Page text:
Depression in children: Behavioral
manifestations and intervention
David A. Songco, M.A., Psy.D.
New Insights, LLC
Milwauk...
Depression
Introduction
• Prevalence of depression increases with age.
• Mood disorders among preschool-age children
are extremely ra...
Depression: What is it?
• Major Depressive Episode (2 Week
Period)
• Depressed Mood most of the day, nearly every day, as ...
Depression in ChildrenDepression in Children
How is it Different?How is it Different?
Signs and Symptoms
• Depression in children typically manifests
itself differently than in adults
• The core features of M...
Depression in Children
• Children and adolescents with depression often
display:
• Irritability
• Withdrawal from family a...
Recognizing depression
• Persistent themes in play and fantasy will
often reflect mood
• School phobia and excessive cling...
Examples
Distinguishing between depression and
other BX Disorders
• In depression, behavioral disturbances will subside when the
mo...
Behavioral disorders
Conduct Disorder, Oppositional Defiant Disorder
and Attention Deficit/Hyperactivity Disorder can
occu...
Depression and Abuse
• Most young children with major depressive
disorder have histories of abuse or neglect.
• As profess...
Suicide and DepressionSuicide and Depression
Suicide
• Suicide is the 3rd leading cause of death among adolescents in the US.
• Reports indicate that half of suicidal ...
A point to remember
It is always OKAY to Ask about it!It is always OKAY to Ask about it!
Aggression
Working with aggression
• The nature of the population we work with is
very prone to acts of aggression.
• It is important...
De-Escalation Model
• Physical Presentation
• Content of Speech
• Listening Tools
• Clarification
• Negotiation
• Positive...
Communication as
De-Escalation
De-Escalation
• Undivided Attention
• Be Nonjudgemental
• Focus on Feelings
• Allow for Sil...
Program Development
Model
• Social-Cognitive Information processing
(SCIP) perspective of Aggression
• Decision Making Mod...
SCIP
• See Handout
• Right Column: Methods that can be used
to train the social-cognitive information-
processing componen...
SCIP Application• Cognitive Mediation Training
• Trained to evaluate consequences of their
behavior
• 8 Steps
• Is there a...
Services from New Insights,
LLC
• Psychological AssessmentPsychological Assessment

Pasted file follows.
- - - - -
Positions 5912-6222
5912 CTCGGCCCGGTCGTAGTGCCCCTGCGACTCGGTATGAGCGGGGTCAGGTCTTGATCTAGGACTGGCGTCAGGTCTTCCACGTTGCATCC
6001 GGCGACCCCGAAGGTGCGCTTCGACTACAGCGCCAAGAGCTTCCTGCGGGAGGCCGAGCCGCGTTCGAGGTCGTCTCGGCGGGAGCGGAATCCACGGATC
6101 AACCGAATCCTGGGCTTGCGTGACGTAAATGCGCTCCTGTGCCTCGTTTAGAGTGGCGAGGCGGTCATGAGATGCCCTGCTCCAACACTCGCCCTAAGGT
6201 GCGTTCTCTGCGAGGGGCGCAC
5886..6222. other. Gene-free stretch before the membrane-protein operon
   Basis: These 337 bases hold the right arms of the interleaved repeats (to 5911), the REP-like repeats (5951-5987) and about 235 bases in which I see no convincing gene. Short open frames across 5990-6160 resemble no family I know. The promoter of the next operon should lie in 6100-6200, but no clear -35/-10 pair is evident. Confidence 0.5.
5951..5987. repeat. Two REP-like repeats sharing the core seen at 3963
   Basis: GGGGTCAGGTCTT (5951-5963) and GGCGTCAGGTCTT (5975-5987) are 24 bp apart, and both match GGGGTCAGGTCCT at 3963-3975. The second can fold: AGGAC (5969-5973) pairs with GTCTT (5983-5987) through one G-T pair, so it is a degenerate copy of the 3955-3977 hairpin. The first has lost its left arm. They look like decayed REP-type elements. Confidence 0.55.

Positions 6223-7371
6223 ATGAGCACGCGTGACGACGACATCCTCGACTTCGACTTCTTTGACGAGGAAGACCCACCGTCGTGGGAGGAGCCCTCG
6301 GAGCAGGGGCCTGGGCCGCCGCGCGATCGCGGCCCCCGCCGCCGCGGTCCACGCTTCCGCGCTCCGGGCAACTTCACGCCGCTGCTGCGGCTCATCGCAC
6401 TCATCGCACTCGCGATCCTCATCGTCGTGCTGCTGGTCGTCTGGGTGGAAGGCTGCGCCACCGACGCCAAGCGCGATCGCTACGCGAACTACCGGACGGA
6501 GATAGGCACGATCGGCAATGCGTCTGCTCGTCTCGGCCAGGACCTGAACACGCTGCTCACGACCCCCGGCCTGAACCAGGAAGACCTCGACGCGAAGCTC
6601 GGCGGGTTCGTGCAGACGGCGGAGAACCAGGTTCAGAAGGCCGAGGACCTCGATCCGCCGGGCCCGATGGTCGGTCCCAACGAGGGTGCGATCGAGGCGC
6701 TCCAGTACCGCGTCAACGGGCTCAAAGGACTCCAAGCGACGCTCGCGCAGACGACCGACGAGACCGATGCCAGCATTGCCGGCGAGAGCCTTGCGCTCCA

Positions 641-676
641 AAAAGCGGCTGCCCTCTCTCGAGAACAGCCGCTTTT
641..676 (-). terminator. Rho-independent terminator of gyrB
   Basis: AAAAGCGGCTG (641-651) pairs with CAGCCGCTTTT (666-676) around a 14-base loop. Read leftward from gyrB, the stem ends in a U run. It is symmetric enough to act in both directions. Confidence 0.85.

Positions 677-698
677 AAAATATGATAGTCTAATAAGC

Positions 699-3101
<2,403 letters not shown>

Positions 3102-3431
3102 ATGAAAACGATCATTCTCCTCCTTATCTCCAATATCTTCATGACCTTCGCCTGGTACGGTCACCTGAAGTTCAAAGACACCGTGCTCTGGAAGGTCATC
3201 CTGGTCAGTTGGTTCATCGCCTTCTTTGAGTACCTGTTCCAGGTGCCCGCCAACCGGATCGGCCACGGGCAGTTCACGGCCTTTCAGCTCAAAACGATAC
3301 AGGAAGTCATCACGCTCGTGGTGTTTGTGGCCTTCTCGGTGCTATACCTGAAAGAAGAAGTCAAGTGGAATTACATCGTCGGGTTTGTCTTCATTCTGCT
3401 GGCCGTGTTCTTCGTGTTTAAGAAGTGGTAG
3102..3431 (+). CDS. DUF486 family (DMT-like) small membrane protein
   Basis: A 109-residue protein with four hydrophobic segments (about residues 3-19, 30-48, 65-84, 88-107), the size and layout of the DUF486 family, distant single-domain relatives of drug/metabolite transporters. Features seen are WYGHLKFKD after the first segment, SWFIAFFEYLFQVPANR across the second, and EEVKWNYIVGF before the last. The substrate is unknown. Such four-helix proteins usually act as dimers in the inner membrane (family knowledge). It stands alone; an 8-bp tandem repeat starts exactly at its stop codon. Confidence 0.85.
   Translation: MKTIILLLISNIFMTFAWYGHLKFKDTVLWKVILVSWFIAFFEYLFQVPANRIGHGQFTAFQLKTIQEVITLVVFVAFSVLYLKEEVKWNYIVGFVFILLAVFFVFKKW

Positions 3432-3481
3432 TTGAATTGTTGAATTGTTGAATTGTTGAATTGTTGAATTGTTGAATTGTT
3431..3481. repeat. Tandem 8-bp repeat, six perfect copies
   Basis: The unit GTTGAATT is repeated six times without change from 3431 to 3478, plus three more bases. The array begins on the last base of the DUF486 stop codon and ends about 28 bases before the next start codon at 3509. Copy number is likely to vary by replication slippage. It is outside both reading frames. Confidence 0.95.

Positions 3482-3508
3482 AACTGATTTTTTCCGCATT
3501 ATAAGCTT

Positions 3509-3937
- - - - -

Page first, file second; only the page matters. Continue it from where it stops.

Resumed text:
• Psychological Testing (Coming Soon)Ps...
Contact Us
• Dr. David Songco
• dsongco@newinsightsllc.com
• 414 - 604 - 6413
References
• American Psychological Association. Diagnostic and Statistical Manual of
Mental Disorders, 4th Ed. (2000).
• ...
Depression In Children: Behavioral Manifestations and Intervention
Depression In Children: Behavioral Manifestations and Intervention
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Depression In Children: Behavioral Manifestations and Intervention

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Presentation delivered to the West Side Health Authority. This presentation was attended by program developers, teachers, principals, and directors of local community organizations.

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  • What do you think it is?
  • the rate of Major Depressive Disorder in preschoolers is estimated to be about 0.3 % in the community.
    Slightly higher rates of depression in boys than girls in school aged children
    in adolescence, the prevalence of depression differs greatly in regards to biological sex.
    The reported rates of major depression range from 1 percent to about 6 percent in community samples of adolescents. However, in older adolescence, prevalence rates jump to between 14 and 25 percent.
  • Details: When was the last time it happened, what happened, did it leave a mark etc.
  • Point 2: What does this mean for us
    A completed suicide is rare in children younger than 12.
  • take all threats seriously
  • Program Components addressing the script search and retrieval step (Step 2) of the SCIP model would help children by providing them with direct exposure to and instruction on a variety of prosocial skills
  • Eg: An adolescent wanted to watch a television show but another child was already watching TV, though half asleep. Come up with and evaluate three ways to deal with the situation. Then apply it to another personally relevant situation.
  • Depression In Children: Behavioral Manifestations and Intervention

    1. 1. Depression in children: Behavioral manifestations and intervention David A. Songco, M.A., Psy.D. New Insights, LLC Milwaukee, WI (c) 2014 New Insights, LLC
    2. 2. Depression
    3. 3. Introduction • Prevalence of depression increases with age. • Mood disorders among preschool-age children are extremely rare • Among pre-pubertal school-age children in the community, the prevalence is approximately 1 percent. Similar rates of depression in in terms of gender • The rate of depression in adolescent females is double the rate it is in adolescent males.
    4. 4. Depression: What is it? • Major Depressive Episode (2 Week Period) • Depressed Mood most of the day, nearly every day, as indicated by either subjective report of other observations. • Markedly diminished interest or pleasure in all, or almost all activities • Significant weight loss when not dieting or weight gain, or decrease/increase in appetite nearly every day • Insomnia or hypersomnia nearly every day • Feelings of worthlessness or excessive or inappropriate guilt • Diminished ability to think or concentrate or indecisiveness • Recurrent thoughts of death, recurrent suicidal ideation without a specific plan